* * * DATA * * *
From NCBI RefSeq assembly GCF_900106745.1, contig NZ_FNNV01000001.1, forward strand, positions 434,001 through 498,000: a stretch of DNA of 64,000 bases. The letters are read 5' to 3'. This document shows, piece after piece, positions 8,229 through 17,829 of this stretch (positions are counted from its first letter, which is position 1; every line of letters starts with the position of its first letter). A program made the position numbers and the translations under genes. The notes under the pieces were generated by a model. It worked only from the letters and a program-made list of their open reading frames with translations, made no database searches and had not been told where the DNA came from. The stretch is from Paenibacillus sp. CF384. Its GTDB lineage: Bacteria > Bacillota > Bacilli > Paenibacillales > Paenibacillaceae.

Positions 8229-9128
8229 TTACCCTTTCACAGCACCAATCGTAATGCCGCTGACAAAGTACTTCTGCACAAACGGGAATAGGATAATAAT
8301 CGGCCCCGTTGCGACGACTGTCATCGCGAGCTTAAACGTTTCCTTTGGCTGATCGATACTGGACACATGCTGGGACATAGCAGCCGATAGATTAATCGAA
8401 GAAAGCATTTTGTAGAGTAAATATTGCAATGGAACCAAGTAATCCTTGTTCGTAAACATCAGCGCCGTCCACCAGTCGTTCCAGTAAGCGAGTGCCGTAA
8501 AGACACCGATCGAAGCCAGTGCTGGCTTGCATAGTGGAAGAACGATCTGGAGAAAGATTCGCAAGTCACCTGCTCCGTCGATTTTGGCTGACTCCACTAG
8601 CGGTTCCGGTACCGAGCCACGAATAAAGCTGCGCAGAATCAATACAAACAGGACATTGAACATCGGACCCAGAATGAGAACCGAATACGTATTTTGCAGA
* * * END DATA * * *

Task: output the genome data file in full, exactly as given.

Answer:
From NCBI RefSeq assembly GCF_900106745.1, contig NZ_FNNV01000001.1, forward strand, positions 434,001 through 498,000: a stretch of DNA of 64,000 bases. The letters are read 5' to 3'. This document shows, piece after piece, positions 8,229 through 17,829 of this stretch (positions are counted from its first letter, which is position 1; every line of letters starts with the position of its first letter). A program made the position numbers and the translations under genes. The notes under the pieces were generated by a model. It worked only from the letters and a program-made list of their open reading frames with translations, made no database searches and had not been told where the DNA came from. The stretch is from Paenibacillus sp. CF384. Its GTDB lineage: Bacteria > Bacillota > Bacilli > Paenibacillales > Paenibacillaceae.

Positions 8229-9128
8229 TTACCCTTTCACAGCACCAATCGTAATGCCGCTGACAAAGTACTTCTGCACAAACGGGAATAGGATAATAAT
8301 CGGCCCCGTTGCGACGACTGTCATCGCGAGCTTAAACGTTTCCTTTGGCTGATCGATACTGGACACATGCTGGGACATAGCAGCCGATAGATTAATCGAA
8401 GAAAGCATTTTGTAGAGTAAATATTGCAATGGAACCAAGTAATCCTTGTTCGTAAACATCAGCGCCGTCCACCAGTCGTTCCAGTAAGCGAGTGCCGTAA
8501 AGACACCGATCGAAGCCAGTGCTGGCTTGCATAGTGGAAGAACGATCTGGAGAAAGATTCGCAAGTCACCTGCTCCGTCGATTTTGGCTGACTCCACTAG
8601 CGGTTCCGGTACCGAGCCACGAATAAAGCTGCGCAGAATCAATACAAACAGGACATTGAACATCGGACCCAGAATGAGAACCGAATACGTATTTTGCAGA